Eulenspiegel: An American's Obsession with a European Legend

By Rachael Haring

The First Time

Ah, my old friend Till Eulenspiegel.

I was a freshman in high school when I first met him. My German language teacher had given all of us our own books to read for practice, and I had received a children's book with a strangely-dressed man on the front. "Till Eulenspiegel" said the title, and below these words, Till himself marched through a town, wearing a bright red jester's outfit complete with bells and floppy shoes, smiling broadly at everyone he saw. His smile immediately fascinated me, and I wondered just what this rosy-cheeked jester did to warrant an entire book of tales. Who was he? Why did he wear such odd clothing and why did he look so pleased with himself? More importantly, why did I find him so intriguing? I had to find out more about him.

My fervent attraction to Till soon became a joke in my German class. Every project I completed for the class incorporated Till in some way; if an assignment paper contained the word "Eulenspiegel," my teacher always knew that work belonged to me. When we had to make a speech in German, my speech was about Till. When we had to design German advertising posters, my poster always showed a picture of Till. I placed his name in the middle of my essays, and I even dressed as him for Halloween.

"No one has ever enjoyed the Till stories as much as you have, Rachael," laughed my teacher. I think she thought I was a little strange. But that was okay, because Till was strange, too. Till's stories were funny, witty, and often vulgar, but above all, Till was the ultimate individualist. He used his wit to outsmart everyone around him, and I admired that immensely.

My Pilgrimage

My interest in Till continued into my adulthood, and when I went to college, I searched for more information on Till and his adventures. To my delight, I found several old books about him in the university library, and I read them over and over. I studied his origins and read speculations about the tales' author; though several scholars thought that Till was merely a collection of fanciful stories, I always believed that he was a real person.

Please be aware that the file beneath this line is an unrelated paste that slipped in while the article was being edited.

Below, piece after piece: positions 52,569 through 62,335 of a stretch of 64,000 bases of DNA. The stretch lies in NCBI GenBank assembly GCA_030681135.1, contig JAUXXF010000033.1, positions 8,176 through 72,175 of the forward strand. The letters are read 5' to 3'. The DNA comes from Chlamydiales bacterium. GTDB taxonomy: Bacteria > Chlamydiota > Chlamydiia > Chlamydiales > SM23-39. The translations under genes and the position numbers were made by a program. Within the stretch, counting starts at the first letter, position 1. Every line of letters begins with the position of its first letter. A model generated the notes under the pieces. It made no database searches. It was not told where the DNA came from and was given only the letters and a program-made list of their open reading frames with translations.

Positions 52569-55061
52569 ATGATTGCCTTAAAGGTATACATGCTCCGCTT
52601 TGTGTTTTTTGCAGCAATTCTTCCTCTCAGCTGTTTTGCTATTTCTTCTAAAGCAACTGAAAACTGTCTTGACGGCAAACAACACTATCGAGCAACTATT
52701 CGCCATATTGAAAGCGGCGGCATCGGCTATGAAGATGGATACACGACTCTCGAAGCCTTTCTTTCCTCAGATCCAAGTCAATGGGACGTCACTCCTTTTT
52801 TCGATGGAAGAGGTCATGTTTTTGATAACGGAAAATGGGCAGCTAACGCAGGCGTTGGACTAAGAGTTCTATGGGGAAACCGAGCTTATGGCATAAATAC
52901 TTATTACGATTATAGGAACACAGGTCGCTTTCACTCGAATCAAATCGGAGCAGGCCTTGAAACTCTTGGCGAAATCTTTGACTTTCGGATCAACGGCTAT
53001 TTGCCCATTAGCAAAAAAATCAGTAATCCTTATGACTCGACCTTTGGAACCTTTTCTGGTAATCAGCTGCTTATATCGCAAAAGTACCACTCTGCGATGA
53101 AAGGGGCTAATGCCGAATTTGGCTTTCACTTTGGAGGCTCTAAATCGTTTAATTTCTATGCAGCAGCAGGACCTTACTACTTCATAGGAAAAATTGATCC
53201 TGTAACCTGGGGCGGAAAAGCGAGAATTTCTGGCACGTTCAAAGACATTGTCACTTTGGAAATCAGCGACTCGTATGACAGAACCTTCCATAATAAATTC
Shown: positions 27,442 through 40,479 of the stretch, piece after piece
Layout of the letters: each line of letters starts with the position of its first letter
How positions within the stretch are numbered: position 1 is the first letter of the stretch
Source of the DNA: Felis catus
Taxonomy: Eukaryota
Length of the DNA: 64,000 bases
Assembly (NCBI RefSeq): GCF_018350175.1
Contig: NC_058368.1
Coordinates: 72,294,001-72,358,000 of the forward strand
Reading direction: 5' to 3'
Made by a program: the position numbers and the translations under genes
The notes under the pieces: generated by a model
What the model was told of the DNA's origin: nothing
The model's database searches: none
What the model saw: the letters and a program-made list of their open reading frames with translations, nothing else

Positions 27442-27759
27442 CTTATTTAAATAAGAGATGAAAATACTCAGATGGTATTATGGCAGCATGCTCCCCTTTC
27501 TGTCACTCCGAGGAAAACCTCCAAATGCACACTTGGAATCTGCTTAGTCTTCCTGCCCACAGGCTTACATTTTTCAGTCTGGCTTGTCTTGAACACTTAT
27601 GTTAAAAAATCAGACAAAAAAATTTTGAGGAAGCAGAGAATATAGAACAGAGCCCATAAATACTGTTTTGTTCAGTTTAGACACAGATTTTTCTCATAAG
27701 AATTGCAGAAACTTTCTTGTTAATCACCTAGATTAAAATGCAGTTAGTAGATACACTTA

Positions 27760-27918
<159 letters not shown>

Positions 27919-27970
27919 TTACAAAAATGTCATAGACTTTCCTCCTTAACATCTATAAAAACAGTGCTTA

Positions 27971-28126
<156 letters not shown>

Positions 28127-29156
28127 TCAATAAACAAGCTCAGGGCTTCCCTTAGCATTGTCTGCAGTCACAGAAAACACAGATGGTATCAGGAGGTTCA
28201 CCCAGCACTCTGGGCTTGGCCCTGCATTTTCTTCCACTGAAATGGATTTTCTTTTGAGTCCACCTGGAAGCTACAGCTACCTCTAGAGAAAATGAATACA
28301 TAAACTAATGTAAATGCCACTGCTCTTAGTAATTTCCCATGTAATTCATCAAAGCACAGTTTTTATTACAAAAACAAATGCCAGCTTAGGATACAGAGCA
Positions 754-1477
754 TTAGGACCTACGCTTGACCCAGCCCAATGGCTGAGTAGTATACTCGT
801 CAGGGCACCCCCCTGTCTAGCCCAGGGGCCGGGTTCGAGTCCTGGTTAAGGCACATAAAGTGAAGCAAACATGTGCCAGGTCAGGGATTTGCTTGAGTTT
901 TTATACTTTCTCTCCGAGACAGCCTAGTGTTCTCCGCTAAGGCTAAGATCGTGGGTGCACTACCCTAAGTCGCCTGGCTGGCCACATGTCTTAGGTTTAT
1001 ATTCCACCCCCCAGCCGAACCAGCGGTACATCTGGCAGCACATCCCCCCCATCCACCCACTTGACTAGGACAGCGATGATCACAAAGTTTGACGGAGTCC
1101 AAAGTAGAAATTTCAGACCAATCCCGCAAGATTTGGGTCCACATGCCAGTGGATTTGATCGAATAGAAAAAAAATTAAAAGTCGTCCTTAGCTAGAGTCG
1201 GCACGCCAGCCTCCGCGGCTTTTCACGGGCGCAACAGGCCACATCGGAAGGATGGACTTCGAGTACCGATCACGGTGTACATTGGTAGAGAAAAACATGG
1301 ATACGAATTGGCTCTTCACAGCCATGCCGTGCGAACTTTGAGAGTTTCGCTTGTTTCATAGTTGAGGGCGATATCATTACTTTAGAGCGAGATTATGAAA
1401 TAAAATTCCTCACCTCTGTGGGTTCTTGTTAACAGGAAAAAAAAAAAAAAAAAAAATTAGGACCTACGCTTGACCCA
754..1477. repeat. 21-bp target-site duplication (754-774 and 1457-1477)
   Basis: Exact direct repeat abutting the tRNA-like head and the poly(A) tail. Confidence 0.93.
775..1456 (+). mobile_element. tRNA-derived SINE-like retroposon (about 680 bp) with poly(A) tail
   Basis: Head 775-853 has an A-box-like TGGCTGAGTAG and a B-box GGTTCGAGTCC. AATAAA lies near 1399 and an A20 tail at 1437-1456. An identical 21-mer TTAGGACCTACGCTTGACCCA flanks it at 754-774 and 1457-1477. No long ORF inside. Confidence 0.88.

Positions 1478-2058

In the fall of 1999, I spent a few months living and studying in Denmark. I met a lot of wonderful friends there, and one day, I convinced my friends to travel to Mölln, Germany with me so that I could see the Eulenspiegel Museum and Till's supposed gravestone. When we arrived in Mölln, I was overwhelmed by the sheer number of shops devoted to Till. It was like an Eulenspielgel wonderland! I walked through the town in a happy daze, buying far more Till toys and souvenirs than I could afford. Finally, we made our way to the museum, and then we finished our tour with a visit to Till's statue and the church containing his gravestone. As I stood before the church, I felt as if I was at the end of a long, sacred pilgrimage. I had never felt Till's presence so strongly, and I had never seen his life represented with so much respect and admiration. It was a trip that I will never forget.

Till In America

Throughout my obsession, I've found that Till is not well-known in America. The only people who know of him are students of German language, European folk tale scholars, or classical music fans who are familiar with Richard Strauss' tone poem "Till Eulenspiegel's Lustige Streiche." I've had several satisfying conversations with scholars who are interested in Till's exploits, but the majority of people I've spoken to have never heard of Till. That doesn't bother me, though, since I love to recount all of Till's merry pranks to anyone who is willing to listen.

Even though most Americans are not familiar with Till himself, the spirit of Till's pranks is still very much alive in this country. There are many echoes of Till's rogue-like behavior in our TV programs, movies, media, and even in our culture. Recently, there's been a resurgence of prank-based programs on TV, and several mischievous comedians such as Tom Green, Andy Dick, and Johnny Knoxville continue to be very popular in the U.S. If someone were to create a Till Eulenspiegel movie, I'm sure it would be a huge hit!

Till Lives!

To this day, Till is still a part of my life.

I love to write fantasy novels, and I've incorporated a little bit of Till into my writing. One of my novels is entitled "A Fool's Quest," and it features a court jester as the main character. Though it is an original novel, the plot is partly inspired by Till's pranks and clever humor.

I adore the name Till, and I have even half-joked that if I have a son someday, I will name him "Till." Now, the only thing is to convince my future husband that Till is a perfectly good name for an American boy!

In the future, I hope to visit even more of Till's European monuments and haunts, and I'd love to collect as much Eulenspiegel-related books, toys, and statues as I can. All in all, Till's biting wit and distinctive personality have inspired me for many years, and I'm sure that he'll be a friend of mine for years to come.

© 2003 Rachael M. Haring